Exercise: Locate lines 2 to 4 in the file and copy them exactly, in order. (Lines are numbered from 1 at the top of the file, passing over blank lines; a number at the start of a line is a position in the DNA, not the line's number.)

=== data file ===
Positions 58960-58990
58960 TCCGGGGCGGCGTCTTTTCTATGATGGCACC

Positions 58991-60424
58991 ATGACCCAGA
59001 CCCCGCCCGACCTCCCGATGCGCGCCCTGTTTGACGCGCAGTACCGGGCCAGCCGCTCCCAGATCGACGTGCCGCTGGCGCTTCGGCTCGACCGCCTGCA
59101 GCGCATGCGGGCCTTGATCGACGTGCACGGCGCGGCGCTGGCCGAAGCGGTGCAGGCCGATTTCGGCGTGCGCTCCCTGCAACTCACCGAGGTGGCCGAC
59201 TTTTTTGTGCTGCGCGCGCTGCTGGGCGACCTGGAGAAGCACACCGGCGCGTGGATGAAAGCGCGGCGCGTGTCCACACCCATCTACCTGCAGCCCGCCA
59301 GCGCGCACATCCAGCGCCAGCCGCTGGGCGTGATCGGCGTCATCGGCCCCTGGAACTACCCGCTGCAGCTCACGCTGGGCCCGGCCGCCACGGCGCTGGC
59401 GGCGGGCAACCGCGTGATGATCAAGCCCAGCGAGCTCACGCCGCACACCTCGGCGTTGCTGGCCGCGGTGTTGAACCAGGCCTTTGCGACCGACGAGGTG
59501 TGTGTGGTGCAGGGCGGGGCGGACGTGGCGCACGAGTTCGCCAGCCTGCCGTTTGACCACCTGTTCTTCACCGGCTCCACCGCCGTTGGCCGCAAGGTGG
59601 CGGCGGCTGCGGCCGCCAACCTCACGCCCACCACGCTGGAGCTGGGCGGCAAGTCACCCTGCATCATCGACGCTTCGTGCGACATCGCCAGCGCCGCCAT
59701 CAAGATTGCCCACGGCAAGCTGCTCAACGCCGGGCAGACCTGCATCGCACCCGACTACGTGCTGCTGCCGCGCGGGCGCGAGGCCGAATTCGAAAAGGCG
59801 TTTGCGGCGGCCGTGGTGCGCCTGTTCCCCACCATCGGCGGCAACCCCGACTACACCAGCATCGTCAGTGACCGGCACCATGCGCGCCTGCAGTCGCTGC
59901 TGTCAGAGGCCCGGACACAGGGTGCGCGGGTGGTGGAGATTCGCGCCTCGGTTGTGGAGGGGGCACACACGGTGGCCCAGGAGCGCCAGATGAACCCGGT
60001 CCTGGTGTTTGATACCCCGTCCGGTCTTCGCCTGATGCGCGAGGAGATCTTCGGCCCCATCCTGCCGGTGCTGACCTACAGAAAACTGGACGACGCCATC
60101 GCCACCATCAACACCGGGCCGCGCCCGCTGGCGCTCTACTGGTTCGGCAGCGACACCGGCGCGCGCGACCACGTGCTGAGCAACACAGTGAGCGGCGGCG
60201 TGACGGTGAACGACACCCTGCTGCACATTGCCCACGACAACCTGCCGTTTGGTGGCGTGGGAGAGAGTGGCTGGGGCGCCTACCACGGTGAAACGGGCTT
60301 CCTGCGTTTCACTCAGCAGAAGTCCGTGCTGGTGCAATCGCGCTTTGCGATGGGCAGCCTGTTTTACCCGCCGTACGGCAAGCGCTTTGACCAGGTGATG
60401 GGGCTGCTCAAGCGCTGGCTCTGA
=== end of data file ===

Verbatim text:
58960 TCCGGGGCGGCGTCTTTTCTATGATGGCACC

Positions 58991-60424
58991 ATGACCCAGA